Two Schools Become One
Mennonite Brethren Bible Institute
The Mennonite Brethren school began in the South Abbotsford M.B. Church in 1936 and was called the South Abbotsford Mennonite Brethren Bible School. In 1943, a suitable building was moved to the South Abbotsford church site and the school was renamed Bethel Bible School. Three Mennonite Brethren churches - South Abbotsford, Clearbrook, and Matsqui - joined to support Bethel, which had 34 students that year. The introduction of a high school program led to a temporary relocation of Bethel to a private site in Clearbrook in 1945.
In 1946, the Mennonite Educational Institute moved its high school to the new building in Clearbrook, and Bethel returned to its South Abbotsford campus. Under the leadership of J.F. Redekop, principal from 1944, the school gained the additional support of East Aldergrove, McCallum Road, and Arnold M.B. churches.
In 1955, the Bible School Society (consisting of the six supporting churches) purchased land in Clearbrook and erected what is presently the old wing of the classroom building. This became the Mennonite Brethren Bible Institute (M.B.B.I).
In 1960, the B.C. Conference of Mennonite Brethren Churches accepted the responsibility for the operation of M.B.B.I. A record enrollment of 96 was established in 1961-62. The first dormitory was built on the campus in 1962. Increasing enrollments led to two additional dormitories: Redekop Hall in 1966 and Centennial Hall in 1967. A new wing with chapel, classrooms, and music rooms was also added in 1967.
The school year 1970-71 was a memorable one as the Mennonite Brethren Conference of B.C. and the Conference of Mennonites in B.C. entered into a working agreement to operate one Bible school. M.B.B.I. merged with Bethel Bible Institute, which was the Conference of Mennonites’ school, and the new school was renamed Columbia Bible Institute (C.B.I.). To accommodate the 189 students enrolled, a new dining room/student lounge complex was built.
Bethel Bible Institute
The Conference of Mennonites school grew out of the concern to establish Bible school to meet local and provincial church needs. In 1939, Rev. N.W. Bahnman announced the opening of the Bible school in Coghlan (now Aldergrove) on the premises of the Bethel Mennonite Church. Twenty–two people enrolled in the tuition free classes at Bethel, which were taught by three instructors without pay.
A society was formed which operated the school for three years (1941–1944), until the Conference of Mennonites in BC assumed full responsibility for the institute. A four-acre tract of land was purchased in Abbotsford next to West Abbotsford Mennonite Church, and a dormitory for women was built. In 1947, the administration building was erected. In 1951-52, enrollment increased to 61 students and a dormitory for men was built. The women’s dormitory was renovated in 1963. A teacher’s residence was erected in 1964.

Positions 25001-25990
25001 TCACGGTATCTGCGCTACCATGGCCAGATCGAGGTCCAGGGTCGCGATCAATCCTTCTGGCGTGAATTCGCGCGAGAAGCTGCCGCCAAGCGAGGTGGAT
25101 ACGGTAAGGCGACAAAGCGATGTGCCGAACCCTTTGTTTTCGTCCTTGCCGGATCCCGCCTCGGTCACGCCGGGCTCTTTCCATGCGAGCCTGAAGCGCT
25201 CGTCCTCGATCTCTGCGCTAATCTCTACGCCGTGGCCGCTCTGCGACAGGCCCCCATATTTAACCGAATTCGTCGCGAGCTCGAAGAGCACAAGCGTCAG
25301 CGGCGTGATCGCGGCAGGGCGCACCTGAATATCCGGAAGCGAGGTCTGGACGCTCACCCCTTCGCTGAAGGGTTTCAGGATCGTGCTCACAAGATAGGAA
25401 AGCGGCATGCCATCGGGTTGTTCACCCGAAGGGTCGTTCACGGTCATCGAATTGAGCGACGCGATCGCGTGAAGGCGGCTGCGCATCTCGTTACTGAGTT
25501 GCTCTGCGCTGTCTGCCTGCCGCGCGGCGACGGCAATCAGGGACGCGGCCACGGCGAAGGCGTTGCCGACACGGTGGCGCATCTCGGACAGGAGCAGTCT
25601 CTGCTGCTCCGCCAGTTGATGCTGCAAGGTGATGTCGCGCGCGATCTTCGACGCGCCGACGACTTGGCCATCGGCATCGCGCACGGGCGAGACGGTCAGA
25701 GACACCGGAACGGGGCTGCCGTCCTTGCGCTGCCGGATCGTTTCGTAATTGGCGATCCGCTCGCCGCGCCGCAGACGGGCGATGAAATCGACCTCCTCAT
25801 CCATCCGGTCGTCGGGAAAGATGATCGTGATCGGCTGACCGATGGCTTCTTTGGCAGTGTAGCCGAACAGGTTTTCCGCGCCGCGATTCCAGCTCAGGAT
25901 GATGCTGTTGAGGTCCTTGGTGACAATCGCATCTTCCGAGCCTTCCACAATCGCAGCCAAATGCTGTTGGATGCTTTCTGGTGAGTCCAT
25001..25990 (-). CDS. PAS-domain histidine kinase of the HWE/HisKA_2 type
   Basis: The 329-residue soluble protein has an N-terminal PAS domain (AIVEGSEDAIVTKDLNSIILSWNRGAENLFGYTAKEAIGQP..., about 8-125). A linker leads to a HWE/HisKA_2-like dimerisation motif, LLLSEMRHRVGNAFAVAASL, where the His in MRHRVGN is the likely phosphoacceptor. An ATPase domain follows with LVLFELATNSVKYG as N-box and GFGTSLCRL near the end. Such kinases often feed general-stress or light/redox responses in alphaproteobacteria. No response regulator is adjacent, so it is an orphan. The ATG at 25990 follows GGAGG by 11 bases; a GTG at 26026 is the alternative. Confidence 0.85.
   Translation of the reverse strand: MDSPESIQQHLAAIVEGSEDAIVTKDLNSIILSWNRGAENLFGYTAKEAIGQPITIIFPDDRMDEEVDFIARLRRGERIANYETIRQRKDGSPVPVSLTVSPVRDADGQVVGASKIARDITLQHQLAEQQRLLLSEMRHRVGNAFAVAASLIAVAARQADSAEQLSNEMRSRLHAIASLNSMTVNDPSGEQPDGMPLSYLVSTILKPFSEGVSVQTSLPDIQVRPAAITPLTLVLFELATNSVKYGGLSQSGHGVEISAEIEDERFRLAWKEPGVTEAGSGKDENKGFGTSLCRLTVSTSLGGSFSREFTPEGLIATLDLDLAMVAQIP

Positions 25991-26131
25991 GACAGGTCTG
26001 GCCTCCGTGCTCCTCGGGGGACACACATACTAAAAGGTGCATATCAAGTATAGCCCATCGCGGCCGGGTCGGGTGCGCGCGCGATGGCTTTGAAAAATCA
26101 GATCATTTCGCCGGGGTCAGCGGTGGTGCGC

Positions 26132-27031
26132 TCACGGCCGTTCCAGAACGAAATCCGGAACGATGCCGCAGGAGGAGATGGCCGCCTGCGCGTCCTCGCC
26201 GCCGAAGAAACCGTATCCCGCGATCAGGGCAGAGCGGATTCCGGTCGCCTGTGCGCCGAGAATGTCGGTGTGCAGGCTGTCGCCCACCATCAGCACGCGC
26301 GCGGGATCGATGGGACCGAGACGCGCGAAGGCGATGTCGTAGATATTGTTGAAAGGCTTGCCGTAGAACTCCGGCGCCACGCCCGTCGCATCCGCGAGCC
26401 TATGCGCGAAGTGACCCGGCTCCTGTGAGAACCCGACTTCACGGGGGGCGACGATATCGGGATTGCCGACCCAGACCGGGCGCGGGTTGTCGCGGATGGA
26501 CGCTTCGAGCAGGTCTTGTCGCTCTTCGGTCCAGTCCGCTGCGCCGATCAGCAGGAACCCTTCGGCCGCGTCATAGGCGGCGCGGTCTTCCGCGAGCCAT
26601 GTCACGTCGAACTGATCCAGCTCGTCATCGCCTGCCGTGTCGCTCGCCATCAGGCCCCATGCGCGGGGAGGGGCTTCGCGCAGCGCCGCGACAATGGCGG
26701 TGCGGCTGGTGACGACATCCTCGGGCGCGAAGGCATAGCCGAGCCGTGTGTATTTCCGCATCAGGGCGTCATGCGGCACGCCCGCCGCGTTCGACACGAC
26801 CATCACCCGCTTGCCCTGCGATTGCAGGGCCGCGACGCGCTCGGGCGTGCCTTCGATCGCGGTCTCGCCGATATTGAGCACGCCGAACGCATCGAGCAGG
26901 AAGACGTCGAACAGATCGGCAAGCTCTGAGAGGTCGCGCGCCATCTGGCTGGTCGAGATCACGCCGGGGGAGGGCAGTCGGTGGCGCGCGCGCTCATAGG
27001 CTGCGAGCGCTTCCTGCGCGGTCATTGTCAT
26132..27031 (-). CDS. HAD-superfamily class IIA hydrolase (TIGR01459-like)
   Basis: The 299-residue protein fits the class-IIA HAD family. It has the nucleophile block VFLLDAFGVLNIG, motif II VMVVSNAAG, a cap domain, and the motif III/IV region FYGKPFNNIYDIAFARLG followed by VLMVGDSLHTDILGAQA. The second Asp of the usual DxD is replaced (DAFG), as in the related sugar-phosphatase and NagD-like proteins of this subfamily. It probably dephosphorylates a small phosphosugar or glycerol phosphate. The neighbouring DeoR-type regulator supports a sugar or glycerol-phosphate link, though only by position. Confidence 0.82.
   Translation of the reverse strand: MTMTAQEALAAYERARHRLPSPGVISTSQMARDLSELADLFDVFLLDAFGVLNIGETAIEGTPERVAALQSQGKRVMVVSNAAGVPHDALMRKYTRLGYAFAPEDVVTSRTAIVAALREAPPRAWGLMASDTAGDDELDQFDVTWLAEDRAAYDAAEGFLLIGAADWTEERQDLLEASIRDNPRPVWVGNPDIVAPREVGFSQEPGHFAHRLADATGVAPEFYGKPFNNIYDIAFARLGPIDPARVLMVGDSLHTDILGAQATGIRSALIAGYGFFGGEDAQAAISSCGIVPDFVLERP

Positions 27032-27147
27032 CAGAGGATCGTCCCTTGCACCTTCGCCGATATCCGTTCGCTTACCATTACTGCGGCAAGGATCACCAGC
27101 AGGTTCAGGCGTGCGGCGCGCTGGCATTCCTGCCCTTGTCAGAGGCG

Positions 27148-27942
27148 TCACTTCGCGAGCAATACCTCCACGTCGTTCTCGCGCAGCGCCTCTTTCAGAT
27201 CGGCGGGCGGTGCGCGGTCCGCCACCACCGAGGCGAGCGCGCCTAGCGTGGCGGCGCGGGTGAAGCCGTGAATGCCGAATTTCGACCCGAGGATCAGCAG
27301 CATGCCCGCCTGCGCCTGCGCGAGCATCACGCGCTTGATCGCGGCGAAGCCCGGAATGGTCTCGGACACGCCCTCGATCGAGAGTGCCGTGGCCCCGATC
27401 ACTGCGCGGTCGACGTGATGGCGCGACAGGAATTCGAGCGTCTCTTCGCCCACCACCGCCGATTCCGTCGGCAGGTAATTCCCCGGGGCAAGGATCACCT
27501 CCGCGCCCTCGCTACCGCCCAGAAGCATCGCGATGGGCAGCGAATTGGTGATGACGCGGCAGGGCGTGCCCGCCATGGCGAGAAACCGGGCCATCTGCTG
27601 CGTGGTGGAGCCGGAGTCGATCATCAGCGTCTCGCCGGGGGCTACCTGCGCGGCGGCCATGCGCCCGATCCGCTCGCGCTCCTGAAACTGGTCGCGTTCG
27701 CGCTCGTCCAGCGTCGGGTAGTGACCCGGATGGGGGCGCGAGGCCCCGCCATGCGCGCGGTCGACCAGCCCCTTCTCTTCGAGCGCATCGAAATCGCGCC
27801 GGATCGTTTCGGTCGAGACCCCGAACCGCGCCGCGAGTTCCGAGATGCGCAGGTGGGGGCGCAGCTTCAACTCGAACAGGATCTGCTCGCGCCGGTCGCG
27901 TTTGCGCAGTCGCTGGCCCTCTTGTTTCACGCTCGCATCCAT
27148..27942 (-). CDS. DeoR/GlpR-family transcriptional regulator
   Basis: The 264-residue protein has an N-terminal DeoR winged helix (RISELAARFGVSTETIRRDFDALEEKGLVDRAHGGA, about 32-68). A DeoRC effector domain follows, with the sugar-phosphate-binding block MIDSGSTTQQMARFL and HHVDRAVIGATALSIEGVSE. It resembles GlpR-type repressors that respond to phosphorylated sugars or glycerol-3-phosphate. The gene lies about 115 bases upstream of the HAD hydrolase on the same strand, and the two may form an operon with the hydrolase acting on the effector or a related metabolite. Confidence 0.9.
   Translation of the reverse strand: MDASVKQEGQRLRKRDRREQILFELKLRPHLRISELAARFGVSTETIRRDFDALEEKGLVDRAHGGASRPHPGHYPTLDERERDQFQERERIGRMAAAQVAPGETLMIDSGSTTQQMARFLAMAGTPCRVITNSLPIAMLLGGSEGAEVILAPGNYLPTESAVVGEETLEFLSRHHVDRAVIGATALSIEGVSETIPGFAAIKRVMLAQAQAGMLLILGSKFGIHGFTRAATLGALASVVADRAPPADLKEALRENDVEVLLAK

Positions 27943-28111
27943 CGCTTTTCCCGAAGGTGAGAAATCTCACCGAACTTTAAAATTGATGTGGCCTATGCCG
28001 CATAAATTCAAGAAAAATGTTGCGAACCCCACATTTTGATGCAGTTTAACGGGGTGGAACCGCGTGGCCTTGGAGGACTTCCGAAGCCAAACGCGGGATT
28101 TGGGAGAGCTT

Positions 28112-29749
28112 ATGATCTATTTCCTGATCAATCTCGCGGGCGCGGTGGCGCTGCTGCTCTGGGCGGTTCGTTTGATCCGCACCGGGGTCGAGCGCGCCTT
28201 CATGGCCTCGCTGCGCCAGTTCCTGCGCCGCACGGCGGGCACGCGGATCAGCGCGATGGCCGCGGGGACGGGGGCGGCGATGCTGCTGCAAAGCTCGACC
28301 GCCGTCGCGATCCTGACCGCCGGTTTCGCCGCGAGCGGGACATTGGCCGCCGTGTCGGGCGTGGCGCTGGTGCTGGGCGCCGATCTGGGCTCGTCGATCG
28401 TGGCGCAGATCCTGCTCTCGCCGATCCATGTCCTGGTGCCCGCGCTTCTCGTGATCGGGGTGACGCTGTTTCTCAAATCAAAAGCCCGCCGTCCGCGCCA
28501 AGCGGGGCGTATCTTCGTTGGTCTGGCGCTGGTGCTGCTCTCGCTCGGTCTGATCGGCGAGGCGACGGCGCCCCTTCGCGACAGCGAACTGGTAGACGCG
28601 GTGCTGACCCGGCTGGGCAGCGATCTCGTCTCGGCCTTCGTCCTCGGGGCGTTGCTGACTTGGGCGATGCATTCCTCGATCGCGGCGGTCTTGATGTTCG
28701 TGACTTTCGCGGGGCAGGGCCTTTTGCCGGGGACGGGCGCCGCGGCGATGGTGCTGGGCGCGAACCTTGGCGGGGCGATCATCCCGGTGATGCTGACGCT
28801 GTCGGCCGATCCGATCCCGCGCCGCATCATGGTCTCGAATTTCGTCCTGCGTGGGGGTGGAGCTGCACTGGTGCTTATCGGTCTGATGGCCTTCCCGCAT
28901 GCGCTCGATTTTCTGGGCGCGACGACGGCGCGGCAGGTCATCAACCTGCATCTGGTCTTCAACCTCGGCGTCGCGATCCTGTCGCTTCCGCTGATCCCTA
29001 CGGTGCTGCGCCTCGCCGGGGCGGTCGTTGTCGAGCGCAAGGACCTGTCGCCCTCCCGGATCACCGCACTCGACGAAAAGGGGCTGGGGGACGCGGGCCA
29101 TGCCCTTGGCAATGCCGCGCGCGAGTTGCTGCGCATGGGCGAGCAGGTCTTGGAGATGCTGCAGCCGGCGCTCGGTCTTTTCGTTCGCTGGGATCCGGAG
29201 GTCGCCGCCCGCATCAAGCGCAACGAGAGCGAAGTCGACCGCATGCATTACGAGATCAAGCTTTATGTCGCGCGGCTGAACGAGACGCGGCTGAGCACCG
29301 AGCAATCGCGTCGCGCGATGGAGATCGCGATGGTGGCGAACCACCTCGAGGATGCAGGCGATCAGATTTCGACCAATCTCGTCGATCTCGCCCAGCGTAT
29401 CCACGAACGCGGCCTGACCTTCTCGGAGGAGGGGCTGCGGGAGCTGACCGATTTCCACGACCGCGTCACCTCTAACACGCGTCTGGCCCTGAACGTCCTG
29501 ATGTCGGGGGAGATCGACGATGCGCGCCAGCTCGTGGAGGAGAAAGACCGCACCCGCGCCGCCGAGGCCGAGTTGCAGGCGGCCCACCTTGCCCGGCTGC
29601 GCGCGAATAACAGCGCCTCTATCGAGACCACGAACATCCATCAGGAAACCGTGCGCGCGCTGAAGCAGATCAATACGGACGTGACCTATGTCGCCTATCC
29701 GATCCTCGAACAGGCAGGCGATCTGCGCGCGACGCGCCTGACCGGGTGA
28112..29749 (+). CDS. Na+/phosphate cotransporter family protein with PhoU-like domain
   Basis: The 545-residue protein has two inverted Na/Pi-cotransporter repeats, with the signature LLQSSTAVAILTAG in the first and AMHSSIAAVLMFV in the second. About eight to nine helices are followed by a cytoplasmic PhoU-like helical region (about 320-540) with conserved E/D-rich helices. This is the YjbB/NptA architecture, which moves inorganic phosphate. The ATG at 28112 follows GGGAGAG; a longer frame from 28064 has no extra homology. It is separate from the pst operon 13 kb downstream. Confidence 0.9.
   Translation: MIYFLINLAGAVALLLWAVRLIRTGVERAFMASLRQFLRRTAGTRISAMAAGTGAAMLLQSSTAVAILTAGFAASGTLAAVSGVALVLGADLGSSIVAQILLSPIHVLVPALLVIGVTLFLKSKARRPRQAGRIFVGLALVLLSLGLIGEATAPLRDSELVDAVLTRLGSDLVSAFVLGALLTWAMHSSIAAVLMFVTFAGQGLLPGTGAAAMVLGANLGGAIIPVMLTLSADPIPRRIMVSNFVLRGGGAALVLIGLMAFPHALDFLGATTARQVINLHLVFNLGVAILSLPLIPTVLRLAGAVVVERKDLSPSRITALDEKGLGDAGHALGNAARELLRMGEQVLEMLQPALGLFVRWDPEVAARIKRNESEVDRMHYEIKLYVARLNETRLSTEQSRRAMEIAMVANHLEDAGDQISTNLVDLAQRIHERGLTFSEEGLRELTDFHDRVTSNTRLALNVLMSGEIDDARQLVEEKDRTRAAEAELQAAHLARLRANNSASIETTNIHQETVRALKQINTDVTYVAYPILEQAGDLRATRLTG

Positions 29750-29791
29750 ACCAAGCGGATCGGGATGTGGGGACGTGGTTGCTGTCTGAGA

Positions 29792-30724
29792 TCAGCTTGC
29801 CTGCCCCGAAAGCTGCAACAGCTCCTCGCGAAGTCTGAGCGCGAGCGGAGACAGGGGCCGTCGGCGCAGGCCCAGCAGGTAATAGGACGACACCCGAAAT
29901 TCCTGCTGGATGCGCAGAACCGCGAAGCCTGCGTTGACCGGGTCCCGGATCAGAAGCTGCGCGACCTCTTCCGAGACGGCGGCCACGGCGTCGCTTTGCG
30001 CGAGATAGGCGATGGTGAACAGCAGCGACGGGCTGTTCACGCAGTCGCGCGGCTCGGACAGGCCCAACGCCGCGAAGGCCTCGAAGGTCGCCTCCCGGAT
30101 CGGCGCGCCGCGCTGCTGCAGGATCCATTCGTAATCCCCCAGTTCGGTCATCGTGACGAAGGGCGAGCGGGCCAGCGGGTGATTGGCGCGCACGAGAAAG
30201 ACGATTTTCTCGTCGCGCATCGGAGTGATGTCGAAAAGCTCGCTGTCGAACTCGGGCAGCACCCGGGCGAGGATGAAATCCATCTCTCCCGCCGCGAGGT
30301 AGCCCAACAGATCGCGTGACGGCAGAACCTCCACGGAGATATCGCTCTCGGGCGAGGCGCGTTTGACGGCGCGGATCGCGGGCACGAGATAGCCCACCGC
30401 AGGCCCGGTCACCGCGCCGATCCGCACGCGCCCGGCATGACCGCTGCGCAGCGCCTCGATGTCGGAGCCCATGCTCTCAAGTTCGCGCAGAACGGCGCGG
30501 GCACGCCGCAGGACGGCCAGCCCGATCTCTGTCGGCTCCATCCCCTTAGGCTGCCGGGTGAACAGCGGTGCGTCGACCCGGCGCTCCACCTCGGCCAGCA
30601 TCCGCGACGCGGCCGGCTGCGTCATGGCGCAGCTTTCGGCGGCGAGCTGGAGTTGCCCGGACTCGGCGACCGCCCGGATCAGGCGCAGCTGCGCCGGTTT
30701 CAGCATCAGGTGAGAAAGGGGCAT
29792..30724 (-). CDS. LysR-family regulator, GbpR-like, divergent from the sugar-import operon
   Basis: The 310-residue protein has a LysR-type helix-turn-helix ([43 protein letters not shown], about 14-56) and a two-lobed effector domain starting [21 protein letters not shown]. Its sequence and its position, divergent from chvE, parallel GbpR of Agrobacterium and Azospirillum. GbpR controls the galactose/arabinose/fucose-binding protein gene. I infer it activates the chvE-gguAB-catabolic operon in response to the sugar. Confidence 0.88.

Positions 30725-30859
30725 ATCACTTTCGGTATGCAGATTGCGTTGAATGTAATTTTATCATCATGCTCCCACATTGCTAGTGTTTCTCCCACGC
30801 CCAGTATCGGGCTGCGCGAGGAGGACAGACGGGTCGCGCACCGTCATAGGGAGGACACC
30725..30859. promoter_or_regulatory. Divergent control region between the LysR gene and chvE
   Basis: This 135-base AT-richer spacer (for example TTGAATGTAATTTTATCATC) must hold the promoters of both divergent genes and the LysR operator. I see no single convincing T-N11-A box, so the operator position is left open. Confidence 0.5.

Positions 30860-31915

When attendance diminished in the sixties and the facilities needed improvement, a special Bethel Bible Institute Study Conference on the future of the school was held in May 1967. After prayerful discernment and much dialogue with the Mennonite Brethren Conference of B.C. in 1968-70, the Conference of Mennonites decided to close Bethel and merge with M.B.B.I. in nearby Clearbrook. Bethel Bible Institute then became Columbia Bible Institute.
A Growing Campus
The decade of the seventies was one of growth and expansion for Columbia Bible Institute. To accommodate a record enrollment of 233 students in 1972-73, four extra housing units (mobiles) were added.
In 1975-76, a third year was added to the curriculum and a new record enrollment of 266 was reached. In 1976, a three-story, apartment –style dormitory was constructed. Two years later, the apartment complex was sold, and five acres of land adjacent to the existing campus were purchased for use as an athletics field and for possible campus development. In 1988, a three-story men’s residence was completed.
A beautiful office/administration/library complex was constructed in 1992. A covered walkway leads to the Teaching Centre with classrooms, bookstore, music rooms, and chapel.
A state of the art Athletics Centre was built in 2001. It is home to the newly named “Bearcats”. It features 2 full size courts and seating for 1200, Fitness Centre, Athletic Therapy Room, Team Room, Classroom and more.
The Student Centre was built in 2004 to serve the students better by featuring a state of the art kitchen and dining room, several student lounges, collegium for commuter students, career and health/wellness center, student life offices, and recreation room.
An Historic Covenant
The working agreement between the Mennonite Brethren and the Conference of Mennonites at C.B.I. was studied from time to time with the desire to make it a partnership in equality, not merely a partnership in operation. In 1982, this co-operative effort was expanded into a covenant whereby the Mennonite Brethren invited the Conference of Mennonites to unite in the ownership and development of C.B.I., not merely its operation and governance. At the historic June 11, 1982 joint convention, the Conference of Mennonites responded to the Mennonite Brethren invitation by affirming a continuing covenant of togetherness in working in God’s kingdom. Thus, the first inter-Mennonite Bible Institute in North America was established to actively promote and teach a strong evangelical Anabaptist/Mennonite theology as reflected in the school’s Confession of Faith and confessions of the supporting conferences.
Columbia Bible College Act
On June 26, 1987, the B.C. Legislative Assembly passes the Columbia Bible College Act, giving Columbia the right to grant theological degrees.